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International Treaty on Plant Genetic Resources: Implications for Australian Agriculture Symposium

Australia recently concluded negotiations of the Food and Agriculture Organization of the United Nation’s International Treaty on Plant Genetic Resources for Food and Agriculture. The Treaty deals with key genetic resources that Australia depends on for its future agricultural competitiveness. How that Treaty is implemented and how those genetic resources are administered has significant consequences for Australian agriculture.

This symposium provided background to the Treaty’s negotiation and implementation. It also looked at the likely interpretation of the intellectual property provisions, the operation of the Treaty’s Multilateral System and its financial measures provisions. It also looked at the implications that the Treaty may have for Australian agriculture. In particular, the symposium looked at the likely impact of the Treaty on the grain and horticulture sectors, where access to key elite germplasm in the public domain is central to future competitiveness, and its impact on plant breeding in Australia focusing on the need for germplasm banks and access to those resources.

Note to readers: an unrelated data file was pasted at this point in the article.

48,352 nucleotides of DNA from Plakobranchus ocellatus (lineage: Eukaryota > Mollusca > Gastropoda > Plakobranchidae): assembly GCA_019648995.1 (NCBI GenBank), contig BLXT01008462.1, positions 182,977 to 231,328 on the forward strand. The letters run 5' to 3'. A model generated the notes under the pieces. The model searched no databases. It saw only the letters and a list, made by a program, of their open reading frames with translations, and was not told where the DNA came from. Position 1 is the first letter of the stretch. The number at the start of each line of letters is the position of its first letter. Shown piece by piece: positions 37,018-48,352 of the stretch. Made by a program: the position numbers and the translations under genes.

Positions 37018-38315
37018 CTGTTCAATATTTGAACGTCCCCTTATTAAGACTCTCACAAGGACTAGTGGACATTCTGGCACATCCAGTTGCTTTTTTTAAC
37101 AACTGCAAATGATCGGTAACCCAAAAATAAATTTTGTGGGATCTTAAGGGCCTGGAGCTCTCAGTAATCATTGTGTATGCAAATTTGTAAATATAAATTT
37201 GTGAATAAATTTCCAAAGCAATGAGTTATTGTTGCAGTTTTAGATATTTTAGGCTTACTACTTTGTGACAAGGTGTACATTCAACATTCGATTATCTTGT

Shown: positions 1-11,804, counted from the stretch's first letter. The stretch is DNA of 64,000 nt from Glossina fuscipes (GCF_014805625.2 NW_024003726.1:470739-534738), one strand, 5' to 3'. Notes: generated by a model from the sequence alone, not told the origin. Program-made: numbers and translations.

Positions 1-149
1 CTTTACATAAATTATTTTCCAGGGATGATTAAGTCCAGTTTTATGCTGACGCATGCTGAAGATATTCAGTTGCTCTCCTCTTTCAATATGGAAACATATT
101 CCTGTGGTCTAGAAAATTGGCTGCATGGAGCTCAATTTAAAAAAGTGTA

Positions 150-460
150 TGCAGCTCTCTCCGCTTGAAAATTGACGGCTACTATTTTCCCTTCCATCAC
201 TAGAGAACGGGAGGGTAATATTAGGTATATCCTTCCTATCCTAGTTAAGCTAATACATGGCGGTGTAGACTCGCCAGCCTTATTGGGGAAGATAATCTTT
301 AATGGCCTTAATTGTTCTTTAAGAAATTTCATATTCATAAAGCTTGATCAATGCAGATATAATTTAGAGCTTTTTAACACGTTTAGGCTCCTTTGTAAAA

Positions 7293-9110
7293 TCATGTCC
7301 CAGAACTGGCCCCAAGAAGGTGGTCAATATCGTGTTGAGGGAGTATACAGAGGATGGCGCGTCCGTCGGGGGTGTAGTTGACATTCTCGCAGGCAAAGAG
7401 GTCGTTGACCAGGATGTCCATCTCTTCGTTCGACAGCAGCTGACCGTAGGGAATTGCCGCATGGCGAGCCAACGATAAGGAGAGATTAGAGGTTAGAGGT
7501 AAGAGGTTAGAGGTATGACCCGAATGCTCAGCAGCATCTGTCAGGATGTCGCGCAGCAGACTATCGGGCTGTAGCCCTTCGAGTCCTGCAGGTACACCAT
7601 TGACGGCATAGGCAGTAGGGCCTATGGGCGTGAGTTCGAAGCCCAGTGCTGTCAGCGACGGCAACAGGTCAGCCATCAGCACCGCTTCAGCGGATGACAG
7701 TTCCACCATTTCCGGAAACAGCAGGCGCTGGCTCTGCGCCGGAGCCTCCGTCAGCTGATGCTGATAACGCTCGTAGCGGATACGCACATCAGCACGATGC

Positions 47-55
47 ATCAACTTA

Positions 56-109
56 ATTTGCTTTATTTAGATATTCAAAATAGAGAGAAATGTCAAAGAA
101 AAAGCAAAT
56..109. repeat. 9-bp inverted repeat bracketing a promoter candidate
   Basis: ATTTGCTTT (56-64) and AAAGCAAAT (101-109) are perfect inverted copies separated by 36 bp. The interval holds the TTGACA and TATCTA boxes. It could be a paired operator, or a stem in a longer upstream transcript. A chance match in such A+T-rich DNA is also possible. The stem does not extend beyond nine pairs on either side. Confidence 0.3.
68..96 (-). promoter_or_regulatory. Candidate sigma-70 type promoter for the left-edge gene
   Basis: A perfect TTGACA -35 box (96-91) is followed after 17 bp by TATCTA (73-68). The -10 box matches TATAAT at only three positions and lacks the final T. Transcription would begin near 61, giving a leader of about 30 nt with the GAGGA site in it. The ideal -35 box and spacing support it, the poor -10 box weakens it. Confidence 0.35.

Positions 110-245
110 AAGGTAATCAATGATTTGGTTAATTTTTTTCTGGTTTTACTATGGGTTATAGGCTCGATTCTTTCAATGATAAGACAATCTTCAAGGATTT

Speakers and topics:
Kathryn Adams, Senior Research Fellow, Australian Centre for Intellectual Property in Agriculture, Intellectual Property Clauses and their Impacts on Plant Breeder’s Rights and Patents
Geoff Budd, General Counsel, Grains Research and Development Corporation, Agreeing on the Standard Material Transfer Agreement: Is the Devil in the Detail?
Dr Lindsay Cook, Chief, Division for Plant Industries, NSW Agriculture, The Germplasm Bank Perspective
Paul Morris, Executive Manager, Market Access and Biosecurity, Department of Agriculture, Fisheries and Forestry Australia, The possible consequences for Australia and the Treaty’s Limits 
Dr Nigel Steele Scott, Board Member, Horticulture Australia Limited, The Horticulture Industry Perspective